Councils can investigate parents’ complaints without consent of minors
Lancashire County Council has agreed to apologise to a father after it told him it could not investigate his children’s services complaint without the consent of his son.
The Local Government and Social Care Ombudsman has said parents have a right to complain, the council has a legal obligation to consider a complaint and it does not need a child’s consent to investigate a complaint made by their parent.
The case came to the Ombudsman after Lancashire Council did not properly investigate a complaint about the services it provided to a father and his partner when they took on the care of his previously estranged son.
The man claimed that the lack of support meant the relationship with the son broke down, his and his partner’s mental health was negatively affected, and the couple’s relationship broke down. The boy was eventually taken into the local authority’s care.
When the man complained, the council did not take his complaint through the statutory three-stage process, and instead directed him to the Ombudsman.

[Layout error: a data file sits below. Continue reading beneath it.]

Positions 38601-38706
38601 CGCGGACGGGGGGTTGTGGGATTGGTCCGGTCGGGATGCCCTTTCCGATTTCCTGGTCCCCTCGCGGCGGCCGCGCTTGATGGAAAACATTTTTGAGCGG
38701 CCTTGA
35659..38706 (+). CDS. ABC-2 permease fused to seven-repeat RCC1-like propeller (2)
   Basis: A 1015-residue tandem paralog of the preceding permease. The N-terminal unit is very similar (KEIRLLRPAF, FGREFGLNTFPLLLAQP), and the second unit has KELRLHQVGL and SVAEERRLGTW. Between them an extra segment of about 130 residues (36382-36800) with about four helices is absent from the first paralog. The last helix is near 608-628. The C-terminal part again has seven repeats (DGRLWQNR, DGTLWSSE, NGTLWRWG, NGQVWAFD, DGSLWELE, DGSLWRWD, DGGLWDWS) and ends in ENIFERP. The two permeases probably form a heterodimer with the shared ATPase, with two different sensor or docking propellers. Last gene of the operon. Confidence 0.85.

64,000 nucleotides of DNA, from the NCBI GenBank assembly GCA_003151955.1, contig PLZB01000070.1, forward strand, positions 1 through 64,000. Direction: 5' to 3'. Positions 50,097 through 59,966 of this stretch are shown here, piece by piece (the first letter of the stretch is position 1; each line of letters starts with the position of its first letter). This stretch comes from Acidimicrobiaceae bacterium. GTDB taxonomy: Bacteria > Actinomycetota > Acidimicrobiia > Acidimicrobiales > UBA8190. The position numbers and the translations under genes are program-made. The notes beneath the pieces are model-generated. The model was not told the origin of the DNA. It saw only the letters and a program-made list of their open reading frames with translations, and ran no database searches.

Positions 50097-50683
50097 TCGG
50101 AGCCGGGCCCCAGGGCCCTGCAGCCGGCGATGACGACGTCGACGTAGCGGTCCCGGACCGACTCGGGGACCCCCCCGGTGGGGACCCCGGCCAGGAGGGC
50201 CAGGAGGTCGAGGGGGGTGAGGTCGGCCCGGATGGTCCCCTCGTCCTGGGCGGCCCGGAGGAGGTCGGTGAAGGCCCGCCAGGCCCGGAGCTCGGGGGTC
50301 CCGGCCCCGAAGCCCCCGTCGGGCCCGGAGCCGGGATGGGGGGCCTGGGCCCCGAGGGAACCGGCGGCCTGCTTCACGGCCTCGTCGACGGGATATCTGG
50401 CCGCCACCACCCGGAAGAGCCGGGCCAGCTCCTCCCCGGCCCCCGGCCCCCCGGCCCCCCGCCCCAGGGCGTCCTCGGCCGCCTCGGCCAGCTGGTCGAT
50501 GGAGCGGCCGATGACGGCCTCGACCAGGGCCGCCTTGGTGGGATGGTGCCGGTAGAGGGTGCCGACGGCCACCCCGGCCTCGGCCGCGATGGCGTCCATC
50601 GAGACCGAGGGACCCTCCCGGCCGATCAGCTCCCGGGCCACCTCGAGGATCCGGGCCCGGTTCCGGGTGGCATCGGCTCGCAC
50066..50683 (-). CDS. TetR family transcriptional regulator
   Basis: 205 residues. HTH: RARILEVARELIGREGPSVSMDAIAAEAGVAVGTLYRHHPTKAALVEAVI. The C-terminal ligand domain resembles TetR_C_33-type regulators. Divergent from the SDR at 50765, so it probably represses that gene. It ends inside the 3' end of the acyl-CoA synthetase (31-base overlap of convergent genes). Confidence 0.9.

Michael King, Local Government and Social Care Ombudsman, yesterday said:
“Councils can only vary from the statutory children’s complaints process in exceptional circumstances. The council was at fault for refusing to investigate complaints made by a parent because the child had not given consent. We would also not expect any council to routinely refuse to investigate a complaint on the basis of the child’s interests or wishes.
“I welcome Lancashire County Council’s readiness to accept the report’s findings and hope this clarifies the complaints process in future.”
The Local Government and Social Care Ombudsman’s role is to remedy injustice and share learning from investigations to help improve public, and adult social care, services. In this case the council has agreed to apologise to the man and pay him £300 in recognition of the distress caused and a further £250 for the time and trouble of bringing the complaint to the Ombudsman.
The Ombudsman has the power to make recommendations to improve processes for the wider public. In this case the council has agreed to inform children’s services staff of the Ombudsman’s view it does not need the child’s consent to investigate a parent’s complaint. It should also ensure staff follow the statutory children’s complaint procedure in future.
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